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Listening from the Distance of Centuries
Our turbulent times echo the Reformation.
The title of this essay is taken from a famous quote by the great 19th Century historian, Thomas Carlyle:
“Listening from a distance of two Centuries, across the Death-chasms and howling kingdoms of Decay, it is not easy to catch everything.”
Carlyle was referring to events that he considered to be catalytic in the emergence of modern Europe: the European Reformation of the 16-17th Centuries. In this assessment, most historians would agree; few periods in history have erupted and set in motion events, and calamities, that have defined entire continents, migrated across the world, and repeated over centuries, more than the Reformation.
From the distance of five centuries now, it remains just as difficult a task to understand how the convulsions of the past echo in our present. “History repeats itself” is a common trope often deployed to explain current issues. Yet it is falsified by its own definition; the events of the past never truly repeat themselves. Rather, the trappings of society and civilisation change over time, and we call this ‘progress’. But we don’t progress; our hulking mass of tribal, violent, hate-filled apes lurches from one generation to the next, locked in the holding pattern of humanity’s hubris. This reality is the true meaning of “history repeats itself”; we make the same mistakes, only the setting of the stage has changed.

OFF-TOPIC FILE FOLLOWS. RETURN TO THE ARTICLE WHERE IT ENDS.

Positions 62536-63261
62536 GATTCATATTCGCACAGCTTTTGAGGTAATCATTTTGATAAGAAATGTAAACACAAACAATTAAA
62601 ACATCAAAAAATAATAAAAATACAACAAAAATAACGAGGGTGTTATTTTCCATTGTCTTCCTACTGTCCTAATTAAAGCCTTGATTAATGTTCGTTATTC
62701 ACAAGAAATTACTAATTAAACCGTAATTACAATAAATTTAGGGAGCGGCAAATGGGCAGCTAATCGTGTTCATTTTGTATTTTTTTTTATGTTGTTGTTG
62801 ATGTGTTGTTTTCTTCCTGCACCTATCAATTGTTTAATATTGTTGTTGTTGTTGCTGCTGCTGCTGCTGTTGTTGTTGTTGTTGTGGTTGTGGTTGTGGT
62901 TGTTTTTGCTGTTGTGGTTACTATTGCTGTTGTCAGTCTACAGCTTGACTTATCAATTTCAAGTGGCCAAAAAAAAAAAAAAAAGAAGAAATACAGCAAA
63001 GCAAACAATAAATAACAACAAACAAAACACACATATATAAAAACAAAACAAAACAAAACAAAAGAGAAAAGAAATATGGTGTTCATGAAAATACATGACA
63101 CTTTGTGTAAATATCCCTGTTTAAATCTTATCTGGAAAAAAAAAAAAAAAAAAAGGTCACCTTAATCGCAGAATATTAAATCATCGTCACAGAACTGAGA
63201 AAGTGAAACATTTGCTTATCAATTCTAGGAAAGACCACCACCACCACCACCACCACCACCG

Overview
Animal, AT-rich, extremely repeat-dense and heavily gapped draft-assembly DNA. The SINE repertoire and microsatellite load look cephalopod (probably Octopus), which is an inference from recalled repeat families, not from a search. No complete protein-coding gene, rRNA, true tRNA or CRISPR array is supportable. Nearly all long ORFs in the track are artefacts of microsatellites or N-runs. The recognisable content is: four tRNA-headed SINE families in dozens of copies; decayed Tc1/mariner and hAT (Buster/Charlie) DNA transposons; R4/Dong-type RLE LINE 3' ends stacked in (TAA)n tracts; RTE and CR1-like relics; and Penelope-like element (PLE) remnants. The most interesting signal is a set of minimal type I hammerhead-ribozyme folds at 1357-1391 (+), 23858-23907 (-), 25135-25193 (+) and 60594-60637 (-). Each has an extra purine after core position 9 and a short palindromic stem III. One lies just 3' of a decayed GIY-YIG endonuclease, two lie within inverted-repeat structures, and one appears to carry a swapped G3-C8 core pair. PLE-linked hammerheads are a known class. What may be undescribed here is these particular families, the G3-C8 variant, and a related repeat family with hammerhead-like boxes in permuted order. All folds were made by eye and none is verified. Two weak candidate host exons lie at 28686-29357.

If history doesn’t quite repeat itself, it is that the ghosts of the past lurk in the shadows of our imagined progress, apparitions of ourselves in the costumes of another era. These ghosts carry messages of the dangers residing in our collective capacities; paths not to tread, directions not to take. They also offer the wisdom of the ages, if the pride and vanity of the illusions of our progress would allow us to listen. They carry into the present the dichotomy of the human condition; our folly and imprudence, as well as our humanity and conscience.
History can be a powerful tool to inform the present, provide indications for the trends of today, and predictions for what may arise tomorrow. While never repeating, given the unique circumstances and conditions of each age, there may be parallels. One such parallel to our contemporary fractured world, struggling with its sense of meaning, is indeed the Reformation. This thought-seed was planted by a segment from historian Niall Ferguson, in a video presentation where he suggested that the most appropriate contrast to the issues in society today is not the 1930’s (as many a journalist would like to convey), but the Reformation.
Ferguson identified a number of themes that are more appropriately analogous, in particular the “massive interruption of the public sphere” caused in both eras by quantum leaps in communications technologies: the printing press for the Reformation, and the internet for our current Technological Age. These new technologies respectively allowed for the rapid dissemination of ideas and information that altered the face of society during each period. In this respect, both periods could be defined primarily as revolutions in communications, because the communications facilitate the revolution in ideas (whether those ideas are good or bad is a different story). To quote the foremost scholar on the topic, Diarmuid MacCulloch in ‘Reformation: Europe’s House Divided’ on the controversy caused by Martin Luther's ninety-five theses:
“...what the Luther furore now demonstrated was that there was an independent public opinion, and the printing presses which fuelled it could not be controlled by the existing hierarchies in Church and Commonwealth.”